Conclusion

The application fee increases are significantly higher than expected. The changes will be particularly harsh for students and people applying for 457 visas, particularly if they have dependent family members and are looking to lodge onshore.

No detailed justification of the increases in fees has be provided in the information issued by the Department of Immigration. Looking at budget papers, it appears that the Department of Immigration collects over $1 billion in visa application fees each year. The total cost ofvisa processing is around $600m each year. This suggests fees collected are more than adequate to cover the cost of visa processing, even before these new increases.

The additional revenue to the Department of Immigration from the fee increases is expected to be $600 million over the next 4 years (see Budget Paper on the Visa Pricing Transformation initiative).

Acacia accepts that reasonable costs of visa processing should be met by visa applicants, but that the above increases are not justifiable in terms of actual processing costs. Visa application fees have already increased significantly since 2007 and should have been enough to cover any increased processing costs. Acacia will be advocating on behalf of visa applicants to have DIAC justify the increases and minimise the increase in charges to visa applicants. If necessary, we will seek to institute a Parliamentary inquiry into the necessity for the increases in fees, and the purposes to which these fees are being used.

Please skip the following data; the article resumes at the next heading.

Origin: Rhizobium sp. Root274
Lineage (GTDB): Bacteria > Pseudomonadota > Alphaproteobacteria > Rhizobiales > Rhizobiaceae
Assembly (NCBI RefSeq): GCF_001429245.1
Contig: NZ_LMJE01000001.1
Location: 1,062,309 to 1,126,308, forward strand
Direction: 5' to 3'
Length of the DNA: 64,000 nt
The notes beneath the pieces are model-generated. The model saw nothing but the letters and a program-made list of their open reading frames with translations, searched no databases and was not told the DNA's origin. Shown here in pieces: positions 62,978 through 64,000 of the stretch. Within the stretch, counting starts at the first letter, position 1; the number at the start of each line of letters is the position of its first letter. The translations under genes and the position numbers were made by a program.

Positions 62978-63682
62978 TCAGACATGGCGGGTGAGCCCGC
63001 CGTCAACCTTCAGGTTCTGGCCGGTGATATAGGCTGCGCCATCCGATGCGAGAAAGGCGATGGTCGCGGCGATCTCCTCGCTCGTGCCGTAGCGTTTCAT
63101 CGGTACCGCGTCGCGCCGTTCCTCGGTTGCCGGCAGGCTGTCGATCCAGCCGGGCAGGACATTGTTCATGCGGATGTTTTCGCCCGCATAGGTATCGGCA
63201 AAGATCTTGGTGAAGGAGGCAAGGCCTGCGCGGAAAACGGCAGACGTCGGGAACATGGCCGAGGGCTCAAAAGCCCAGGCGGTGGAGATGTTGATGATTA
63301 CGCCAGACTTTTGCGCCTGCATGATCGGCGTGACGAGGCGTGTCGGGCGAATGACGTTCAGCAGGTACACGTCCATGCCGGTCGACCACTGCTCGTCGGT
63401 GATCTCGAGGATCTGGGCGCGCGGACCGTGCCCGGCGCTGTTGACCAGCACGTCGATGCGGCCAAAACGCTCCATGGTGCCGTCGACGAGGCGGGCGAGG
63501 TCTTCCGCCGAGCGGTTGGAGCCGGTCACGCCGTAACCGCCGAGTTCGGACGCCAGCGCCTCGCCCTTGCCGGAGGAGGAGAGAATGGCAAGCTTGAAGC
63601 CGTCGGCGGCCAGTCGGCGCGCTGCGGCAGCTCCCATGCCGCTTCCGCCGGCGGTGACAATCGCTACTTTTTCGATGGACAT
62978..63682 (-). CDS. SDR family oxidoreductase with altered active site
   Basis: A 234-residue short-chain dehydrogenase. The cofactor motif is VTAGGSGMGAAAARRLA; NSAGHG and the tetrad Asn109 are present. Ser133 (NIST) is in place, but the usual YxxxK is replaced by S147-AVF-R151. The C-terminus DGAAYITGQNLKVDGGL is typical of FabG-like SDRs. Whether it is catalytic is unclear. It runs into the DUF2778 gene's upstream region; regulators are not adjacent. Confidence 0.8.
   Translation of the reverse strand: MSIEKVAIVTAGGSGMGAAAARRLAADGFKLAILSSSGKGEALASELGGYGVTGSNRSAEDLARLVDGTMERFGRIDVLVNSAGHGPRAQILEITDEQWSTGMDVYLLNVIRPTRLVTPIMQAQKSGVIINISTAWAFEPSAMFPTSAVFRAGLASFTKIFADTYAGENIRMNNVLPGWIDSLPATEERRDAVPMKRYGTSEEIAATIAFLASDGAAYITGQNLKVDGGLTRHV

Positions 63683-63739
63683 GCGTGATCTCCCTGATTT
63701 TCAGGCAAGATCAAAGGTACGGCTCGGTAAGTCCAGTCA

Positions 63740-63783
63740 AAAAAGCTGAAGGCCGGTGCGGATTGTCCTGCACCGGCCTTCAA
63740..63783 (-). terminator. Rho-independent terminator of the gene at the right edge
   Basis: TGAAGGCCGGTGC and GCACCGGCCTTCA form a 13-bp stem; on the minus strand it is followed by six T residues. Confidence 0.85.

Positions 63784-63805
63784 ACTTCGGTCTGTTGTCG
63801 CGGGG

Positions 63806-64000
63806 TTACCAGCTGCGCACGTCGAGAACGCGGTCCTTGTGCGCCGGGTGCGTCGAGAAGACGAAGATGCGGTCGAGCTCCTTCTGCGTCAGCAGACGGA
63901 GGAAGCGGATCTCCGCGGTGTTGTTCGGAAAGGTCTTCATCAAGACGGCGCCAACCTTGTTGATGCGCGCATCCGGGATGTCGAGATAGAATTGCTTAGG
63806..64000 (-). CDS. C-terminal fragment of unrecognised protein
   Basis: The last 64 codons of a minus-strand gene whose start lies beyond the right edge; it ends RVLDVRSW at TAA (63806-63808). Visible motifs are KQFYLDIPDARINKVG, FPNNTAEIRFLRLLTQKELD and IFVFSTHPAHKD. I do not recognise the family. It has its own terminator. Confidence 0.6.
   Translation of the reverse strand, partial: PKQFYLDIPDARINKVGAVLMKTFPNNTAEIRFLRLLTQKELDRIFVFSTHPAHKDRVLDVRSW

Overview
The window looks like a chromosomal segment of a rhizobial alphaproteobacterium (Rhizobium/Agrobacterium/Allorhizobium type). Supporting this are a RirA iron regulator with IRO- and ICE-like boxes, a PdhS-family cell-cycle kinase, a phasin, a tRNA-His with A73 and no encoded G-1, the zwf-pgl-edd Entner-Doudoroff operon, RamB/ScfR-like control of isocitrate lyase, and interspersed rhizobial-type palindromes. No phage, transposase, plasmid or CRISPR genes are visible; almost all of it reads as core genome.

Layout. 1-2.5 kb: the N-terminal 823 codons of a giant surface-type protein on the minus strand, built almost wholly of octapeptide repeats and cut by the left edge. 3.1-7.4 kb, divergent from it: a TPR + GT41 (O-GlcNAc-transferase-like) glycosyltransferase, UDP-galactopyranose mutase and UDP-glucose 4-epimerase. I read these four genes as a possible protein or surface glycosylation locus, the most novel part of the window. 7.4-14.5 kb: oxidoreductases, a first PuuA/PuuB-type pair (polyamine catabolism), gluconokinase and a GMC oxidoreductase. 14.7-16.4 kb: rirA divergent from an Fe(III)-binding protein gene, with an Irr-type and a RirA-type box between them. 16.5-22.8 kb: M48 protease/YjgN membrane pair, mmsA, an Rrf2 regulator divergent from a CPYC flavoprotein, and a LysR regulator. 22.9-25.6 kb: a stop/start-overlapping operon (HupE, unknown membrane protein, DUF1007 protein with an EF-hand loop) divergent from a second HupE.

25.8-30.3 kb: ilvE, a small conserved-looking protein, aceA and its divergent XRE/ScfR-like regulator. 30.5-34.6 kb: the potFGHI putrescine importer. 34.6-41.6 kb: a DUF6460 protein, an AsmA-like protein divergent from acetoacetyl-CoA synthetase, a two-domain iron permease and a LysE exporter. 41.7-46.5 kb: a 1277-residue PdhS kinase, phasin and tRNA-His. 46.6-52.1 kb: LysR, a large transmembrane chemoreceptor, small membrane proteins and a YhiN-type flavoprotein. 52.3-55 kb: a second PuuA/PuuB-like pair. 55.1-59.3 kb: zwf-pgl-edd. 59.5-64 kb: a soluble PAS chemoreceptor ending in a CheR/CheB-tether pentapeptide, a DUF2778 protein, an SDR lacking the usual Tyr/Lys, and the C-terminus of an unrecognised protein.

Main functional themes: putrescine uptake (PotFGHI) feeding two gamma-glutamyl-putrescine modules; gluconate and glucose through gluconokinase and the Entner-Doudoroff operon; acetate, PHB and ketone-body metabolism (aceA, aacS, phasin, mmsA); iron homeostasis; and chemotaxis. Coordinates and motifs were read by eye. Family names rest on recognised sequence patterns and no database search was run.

If you will be affected by the changes, please register your support.

The best way to avoid the new increases is to lodge your visa application prior to 1 July - please contact us if you would like to discuss lodging your application before the changes come in.

Do You Think These Fee Increases Are Too Unfair?Click Here To Join Our Petition Against The Fee Increases 1 July 2013

References

DIAC Website: New Visa Application Charges 1 July 2013